well then ok but .... thats what you want.... not what you are going to need ....stock block will fail before the rods crank will.. what makes me happy is building what i need and still have money left .but that is not allways been a hard fast rule .yep things have gone off the rails but when i look back of all my engines i built for my self the 396s and 468s where the less on the $$ and the most fun as the cost to fun ratio was in line
Originally Posted by pat mccarthy
I have read this before on EFI's and cam choices.
Fuel Injection Engine Camshafts:
For a camshaft to work in a fuel injected application, it needs to make a good vacuum signal.
To create a vacuum signal, that stands a reasonable chance at working in an application without having to re-flash the ECM computer, a camshaft needs to be:
a) Short Duration : 220-222 Degrees @ .050” Maximum
b) Wide Lobe Separation/Centers: 112 to 114 degrees Minimum
Do not attempt to install a camshaft with a 108 lobe separation in a fuel injected engine, unless you are planning to re-program the ECM computer.
There are camshafts that are ground to work within the stock ECM computer parameters. Usually these camshafts have 208/208 degrees duration @.050” (intake/exhaust) and 112 degrees of lobe separation, or 208/214 duration with a 114 L/C
Both of these camshafts would be designed to function in stock CID engines/stock compression and stock computer programming.
However, if the cubic inches of the engine or compression ratio is larger than stock, the camshaft grind needs to grow accordingly and a custom camshaft would be in order.
Also, having the computer re-programmed/re-flashed is recommended with any camshaft change, even the “no hassle/safe” type grinds.
While the camshaft may work with the stock fuel/timing curve programmed into the ECM unit, it will not be working at its optimum level…..Think of it along the lines of taking a performance carburetor out of the box, bolting it onto the engine, hooking up the fuel lines and running it. It may run but without tuning/jetting the carburetor to the engine, it will not work to its full potential.
While we are on this subject, there are some engines that you need to be wary of:
Late 80’s-Early 90’s 350 Chevrolets with a K engine code and an idle speed of 500 R.P.M. (TBI)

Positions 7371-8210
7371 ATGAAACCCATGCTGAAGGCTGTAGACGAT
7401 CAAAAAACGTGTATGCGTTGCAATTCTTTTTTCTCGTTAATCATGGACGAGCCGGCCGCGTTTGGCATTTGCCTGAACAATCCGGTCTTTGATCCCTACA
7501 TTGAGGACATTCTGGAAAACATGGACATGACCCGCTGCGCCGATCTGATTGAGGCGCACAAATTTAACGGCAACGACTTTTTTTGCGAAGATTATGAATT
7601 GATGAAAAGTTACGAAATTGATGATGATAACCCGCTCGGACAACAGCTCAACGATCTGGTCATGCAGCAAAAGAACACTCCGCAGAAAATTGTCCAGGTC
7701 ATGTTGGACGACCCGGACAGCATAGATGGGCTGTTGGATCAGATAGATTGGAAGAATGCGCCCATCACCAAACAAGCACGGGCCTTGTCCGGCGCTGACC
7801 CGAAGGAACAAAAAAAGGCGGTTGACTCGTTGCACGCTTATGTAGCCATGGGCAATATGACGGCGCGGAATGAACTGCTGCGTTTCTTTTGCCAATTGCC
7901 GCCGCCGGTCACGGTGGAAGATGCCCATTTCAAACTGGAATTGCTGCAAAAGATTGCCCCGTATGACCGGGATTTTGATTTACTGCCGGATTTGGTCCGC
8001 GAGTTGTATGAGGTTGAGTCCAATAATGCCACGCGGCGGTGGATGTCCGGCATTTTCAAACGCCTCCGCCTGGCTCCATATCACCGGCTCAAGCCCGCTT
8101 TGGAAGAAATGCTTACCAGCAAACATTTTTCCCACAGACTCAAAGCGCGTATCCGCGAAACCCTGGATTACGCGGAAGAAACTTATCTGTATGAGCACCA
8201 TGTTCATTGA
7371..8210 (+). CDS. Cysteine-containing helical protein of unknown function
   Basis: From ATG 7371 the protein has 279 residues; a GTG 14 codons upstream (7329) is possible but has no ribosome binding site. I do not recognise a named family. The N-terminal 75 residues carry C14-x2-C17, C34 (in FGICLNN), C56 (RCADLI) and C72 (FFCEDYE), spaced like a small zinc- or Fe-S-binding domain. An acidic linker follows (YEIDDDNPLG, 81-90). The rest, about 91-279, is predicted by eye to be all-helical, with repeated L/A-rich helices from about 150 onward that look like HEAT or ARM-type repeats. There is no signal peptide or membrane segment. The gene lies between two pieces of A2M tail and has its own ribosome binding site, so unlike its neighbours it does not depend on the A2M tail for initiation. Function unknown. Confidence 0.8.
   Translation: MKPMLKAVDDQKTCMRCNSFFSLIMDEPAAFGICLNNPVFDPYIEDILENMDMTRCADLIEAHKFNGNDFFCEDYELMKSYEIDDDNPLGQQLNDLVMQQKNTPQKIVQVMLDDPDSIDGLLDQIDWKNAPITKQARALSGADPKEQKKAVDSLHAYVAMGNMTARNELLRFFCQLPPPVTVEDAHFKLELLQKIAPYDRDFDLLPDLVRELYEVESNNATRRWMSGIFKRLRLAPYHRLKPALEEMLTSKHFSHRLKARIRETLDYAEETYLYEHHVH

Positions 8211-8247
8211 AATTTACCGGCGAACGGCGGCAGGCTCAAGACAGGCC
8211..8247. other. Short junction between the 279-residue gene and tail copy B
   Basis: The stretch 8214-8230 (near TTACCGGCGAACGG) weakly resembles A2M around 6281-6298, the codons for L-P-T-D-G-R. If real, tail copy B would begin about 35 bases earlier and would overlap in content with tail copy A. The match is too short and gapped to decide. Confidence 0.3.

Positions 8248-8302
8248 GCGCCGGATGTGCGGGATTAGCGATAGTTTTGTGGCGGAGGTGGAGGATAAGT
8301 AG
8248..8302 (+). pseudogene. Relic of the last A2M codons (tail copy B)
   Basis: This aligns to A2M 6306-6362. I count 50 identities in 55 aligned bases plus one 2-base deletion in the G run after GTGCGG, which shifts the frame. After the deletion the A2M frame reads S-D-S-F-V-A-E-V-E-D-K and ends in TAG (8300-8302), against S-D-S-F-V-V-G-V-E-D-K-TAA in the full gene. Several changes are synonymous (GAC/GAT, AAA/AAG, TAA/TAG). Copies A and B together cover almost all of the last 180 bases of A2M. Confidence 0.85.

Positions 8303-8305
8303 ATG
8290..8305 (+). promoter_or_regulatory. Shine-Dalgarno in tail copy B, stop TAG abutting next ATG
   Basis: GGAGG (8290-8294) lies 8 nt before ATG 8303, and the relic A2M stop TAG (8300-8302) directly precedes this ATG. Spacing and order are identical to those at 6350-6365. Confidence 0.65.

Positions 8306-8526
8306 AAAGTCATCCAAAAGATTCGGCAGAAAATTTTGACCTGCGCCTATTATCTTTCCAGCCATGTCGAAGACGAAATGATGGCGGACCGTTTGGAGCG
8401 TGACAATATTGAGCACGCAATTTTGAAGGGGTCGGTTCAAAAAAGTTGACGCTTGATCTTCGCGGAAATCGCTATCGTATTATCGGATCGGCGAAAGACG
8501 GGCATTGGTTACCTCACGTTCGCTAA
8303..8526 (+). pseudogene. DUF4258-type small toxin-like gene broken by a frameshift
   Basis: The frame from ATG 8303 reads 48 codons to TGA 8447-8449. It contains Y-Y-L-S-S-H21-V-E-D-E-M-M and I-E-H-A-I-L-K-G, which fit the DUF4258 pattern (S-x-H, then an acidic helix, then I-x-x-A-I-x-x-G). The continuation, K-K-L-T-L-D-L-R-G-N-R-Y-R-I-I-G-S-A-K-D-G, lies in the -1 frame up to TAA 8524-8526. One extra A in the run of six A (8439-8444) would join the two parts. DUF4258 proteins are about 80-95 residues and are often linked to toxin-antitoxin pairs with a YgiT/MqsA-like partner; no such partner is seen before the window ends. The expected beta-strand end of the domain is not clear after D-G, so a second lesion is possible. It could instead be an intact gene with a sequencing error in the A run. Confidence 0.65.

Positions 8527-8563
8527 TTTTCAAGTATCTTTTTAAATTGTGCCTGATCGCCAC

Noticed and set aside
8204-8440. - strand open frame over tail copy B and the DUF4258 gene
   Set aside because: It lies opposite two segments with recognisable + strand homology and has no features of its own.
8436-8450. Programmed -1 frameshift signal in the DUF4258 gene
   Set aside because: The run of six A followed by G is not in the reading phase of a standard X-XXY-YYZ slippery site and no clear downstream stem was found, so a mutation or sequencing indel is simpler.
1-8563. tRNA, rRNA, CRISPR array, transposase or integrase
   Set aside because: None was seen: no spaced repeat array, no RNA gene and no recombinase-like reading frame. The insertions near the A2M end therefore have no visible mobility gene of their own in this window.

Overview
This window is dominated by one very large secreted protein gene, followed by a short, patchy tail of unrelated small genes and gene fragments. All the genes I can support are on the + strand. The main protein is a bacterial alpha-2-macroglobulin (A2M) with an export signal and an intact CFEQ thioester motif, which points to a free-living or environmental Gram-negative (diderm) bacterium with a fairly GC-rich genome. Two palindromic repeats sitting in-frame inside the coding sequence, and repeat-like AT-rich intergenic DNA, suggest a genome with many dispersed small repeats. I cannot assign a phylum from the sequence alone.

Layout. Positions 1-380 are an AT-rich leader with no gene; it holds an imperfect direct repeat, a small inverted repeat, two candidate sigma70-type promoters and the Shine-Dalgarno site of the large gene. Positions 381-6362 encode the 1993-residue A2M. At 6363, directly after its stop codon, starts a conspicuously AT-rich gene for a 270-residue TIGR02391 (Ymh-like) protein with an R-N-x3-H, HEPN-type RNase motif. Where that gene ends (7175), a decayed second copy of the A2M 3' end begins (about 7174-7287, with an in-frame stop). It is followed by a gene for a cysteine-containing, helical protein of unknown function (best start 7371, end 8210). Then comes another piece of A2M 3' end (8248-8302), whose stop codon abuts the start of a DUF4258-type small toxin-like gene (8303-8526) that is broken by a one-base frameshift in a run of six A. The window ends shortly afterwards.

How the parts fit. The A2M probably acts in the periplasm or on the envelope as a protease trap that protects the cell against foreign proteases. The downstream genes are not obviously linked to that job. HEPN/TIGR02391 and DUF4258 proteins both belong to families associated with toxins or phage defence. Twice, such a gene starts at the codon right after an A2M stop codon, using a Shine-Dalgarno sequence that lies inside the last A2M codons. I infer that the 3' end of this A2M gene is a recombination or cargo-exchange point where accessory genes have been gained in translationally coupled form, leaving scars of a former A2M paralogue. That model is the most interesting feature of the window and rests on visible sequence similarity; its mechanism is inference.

Early Ford V-8’s with the Speed Density fuel injection.
Dodge Magnum V-8’s
Any Fuel Injected application where the customer wants a loud/radical idle.
These engines/computer combinations have very special camshaft grind requirements, so should you run into one of these combinations, it would be best to call the Erson Tech Line (775/246-4062) for a recommendation.
Now I certainly do expect to reprogram the ECM.Question is if I do use a lower L/C,then do I go for a vacuum boost or trade off some of the bottom end to get a wider L/C and given a L/C is there a formula showing the differences in rpm's where the torque band starts.
The question of using a carb on this build is not a possibility.It will be a some kind of EFI.
Pat-the PBR cam# e119847 has a 112 L/C closer to the target for a EFI engine.What you think of that cam??.
well like you just posted about the old computer set up none of the cams are not going to work ??? all past the dur of a stock cam . the map will not like it. like i said on the phone to you and i posted :) so i can not help if your sticking to your old setup now if you go mass air then them cams will work .if you can fool your old setup fuel MPG is going to hurt and it will run crappy and wash down the walls idle very rich and wear out the engine seen it done .i can not add any more. i do know what i seen in the past and the last roller engine i built with a very small hyd cam with the PBm thunder heads and a Ersons custom ground for a K code and that was last year and could use a chip was used in a burb as a car hauler. you can go up on abit more cam lift then stock and have done that to with a stock cam and 1.6 rockers and may not see much. not to be a smart a$$ but i done this build with a 355 and whats holding you back is the old setup